Natalie Lytle

Date of Award


Degree Type



Moore School of Business

Director of Thesis

Dr. Tamara Sheldon

Second Reader

Dr. Barbara Bolt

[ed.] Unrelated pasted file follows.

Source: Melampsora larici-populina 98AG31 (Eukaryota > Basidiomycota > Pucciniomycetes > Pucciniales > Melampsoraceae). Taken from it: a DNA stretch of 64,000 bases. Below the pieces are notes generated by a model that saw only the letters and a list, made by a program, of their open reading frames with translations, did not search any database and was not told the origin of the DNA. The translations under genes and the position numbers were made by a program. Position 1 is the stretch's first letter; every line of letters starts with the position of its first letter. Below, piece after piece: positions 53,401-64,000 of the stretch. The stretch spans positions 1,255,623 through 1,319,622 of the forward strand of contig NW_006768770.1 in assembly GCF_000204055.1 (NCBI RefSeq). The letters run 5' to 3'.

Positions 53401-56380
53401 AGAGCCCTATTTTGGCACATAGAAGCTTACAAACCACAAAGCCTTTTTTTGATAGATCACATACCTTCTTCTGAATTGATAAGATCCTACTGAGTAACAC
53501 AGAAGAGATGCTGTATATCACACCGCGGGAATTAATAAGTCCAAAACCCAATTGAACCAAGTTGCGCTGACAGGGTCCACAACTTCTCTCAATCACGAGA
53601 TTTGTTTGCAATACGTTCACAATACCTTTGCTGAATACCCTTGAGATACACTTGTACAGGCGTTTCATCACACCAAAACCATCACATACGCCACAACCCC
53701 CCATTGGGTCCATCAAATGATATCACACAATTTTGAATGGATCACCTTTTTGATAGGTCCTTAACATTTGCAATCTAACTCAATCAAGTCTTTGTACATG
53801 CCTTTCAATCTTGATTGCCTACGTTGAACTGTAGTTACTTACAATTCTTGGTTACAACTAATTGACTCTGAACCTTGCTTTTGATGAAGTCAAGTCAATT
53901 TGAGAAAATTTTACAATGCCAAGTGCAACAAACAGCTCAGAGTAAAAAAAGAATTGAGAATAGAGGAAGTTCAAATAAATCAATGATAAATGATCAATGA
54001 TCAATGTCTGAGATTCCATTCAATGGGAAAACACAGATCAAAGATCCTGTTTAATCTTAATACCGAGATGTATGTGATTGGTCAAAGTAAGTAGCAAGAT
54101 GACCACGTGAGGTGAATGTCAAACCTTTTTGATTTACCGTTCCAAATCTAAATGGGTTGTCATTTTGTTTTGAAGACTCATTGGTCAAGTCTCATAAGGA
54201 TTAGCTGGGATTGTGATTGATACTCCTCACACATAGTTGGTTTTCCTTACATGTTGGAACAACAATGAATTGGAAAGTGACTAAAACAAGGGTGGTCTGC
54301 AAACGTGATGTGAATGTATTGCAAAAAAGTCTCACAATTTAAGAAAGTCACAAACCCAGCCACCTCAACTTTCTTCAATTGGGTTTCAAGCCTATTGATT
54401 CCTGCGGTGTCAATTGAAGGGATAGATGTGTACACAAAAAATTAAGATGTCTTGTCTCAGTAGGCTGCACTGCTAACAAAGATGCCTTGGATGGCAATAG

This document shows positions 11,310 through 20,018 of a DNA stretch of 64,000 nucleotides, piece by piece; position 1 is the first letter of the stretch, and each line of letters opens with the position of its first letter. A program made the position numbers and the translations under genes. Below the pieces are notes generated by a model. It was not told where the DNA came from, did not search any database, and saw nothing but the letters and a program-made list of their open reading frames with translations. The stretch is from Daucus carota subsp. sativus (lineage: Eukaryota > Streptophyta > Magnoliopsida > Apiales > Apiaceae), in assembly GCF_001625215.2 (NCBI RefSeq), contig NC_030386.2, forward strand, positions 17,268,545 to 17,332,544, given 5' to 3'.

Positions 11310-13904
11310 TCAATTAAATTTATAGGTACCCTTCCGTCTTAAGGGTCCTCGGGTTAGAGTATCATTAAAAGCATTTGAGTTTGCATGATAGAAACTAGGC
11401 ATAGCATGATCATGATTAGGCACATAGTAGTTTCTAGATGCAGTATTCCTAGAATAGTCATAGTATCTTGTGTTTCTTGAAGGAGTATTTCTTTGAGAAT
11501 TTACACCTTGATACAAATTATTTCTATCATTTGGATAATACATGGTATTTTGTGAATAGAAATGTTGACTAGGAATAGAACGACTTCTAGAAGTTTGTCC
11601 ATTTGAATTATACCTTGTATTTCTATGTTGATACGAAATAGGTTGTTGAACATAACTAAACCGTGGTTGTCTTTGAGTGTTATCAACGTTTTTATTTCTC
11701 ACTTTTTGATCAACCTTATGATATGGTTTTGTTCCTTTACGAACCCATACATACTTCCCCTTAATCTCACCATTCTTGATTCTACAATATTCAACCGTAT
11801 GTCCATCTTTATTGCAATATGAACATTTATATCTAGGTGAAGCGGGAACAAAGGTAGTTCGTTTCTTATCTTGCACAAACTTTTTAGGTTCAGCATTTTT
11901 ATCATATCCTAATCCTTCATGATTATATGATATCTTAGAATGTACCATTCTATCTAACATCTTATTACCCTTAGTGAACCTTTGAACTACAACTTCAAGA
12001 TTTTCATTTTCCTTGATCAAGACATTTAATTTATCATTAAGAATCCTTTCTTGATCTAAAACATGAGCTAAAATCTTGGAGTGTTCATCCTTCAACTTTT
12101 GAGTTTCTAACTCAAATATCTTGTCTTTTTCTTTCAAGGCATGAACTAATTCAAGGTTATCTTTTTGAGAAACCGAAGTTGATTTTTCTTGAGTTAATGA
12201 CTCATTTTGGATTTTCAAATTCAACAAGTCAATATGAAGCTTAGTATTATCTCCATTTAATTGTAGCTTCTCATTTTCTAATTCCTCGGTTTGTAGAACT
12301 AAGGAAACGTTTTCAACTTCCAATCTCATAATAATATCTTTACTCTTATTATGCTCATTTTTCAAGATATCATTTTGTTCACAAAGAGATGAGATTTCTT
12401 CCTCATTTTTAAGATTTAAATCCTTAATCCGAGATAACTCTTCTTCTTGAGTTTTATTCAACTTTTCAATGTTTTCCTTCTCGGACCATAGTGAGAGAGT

This thesis explores the relationship between climate change and terrorism. It seeks to identify climate change as a contributing factor to terrorism. The motivation for this research is the increasing threat from both global issues. The threat of climate change and terrorism were heavily debated topics in the United States 2016 election, and remain contentious topics for world leaders today. The years 2014 and 2015 were the top two deadliest years for global terrorism, and out of the 17 hottest years on record, 16 of them have occurred since 2000. The world has already begun to see the repercussions of climate change through increases in natural disasters, extreme weather events, and shifting ecosystem characteristics. Political and humanitarian leaders alike are searching for solutions to these seemingly separate issues, but if they analyze climate change and terrorism as related factors, new solutions may appear that could not have been developed previously. This is what this research is hoping to bring to light – that terrorism and climate change are equally threatening to all nations.

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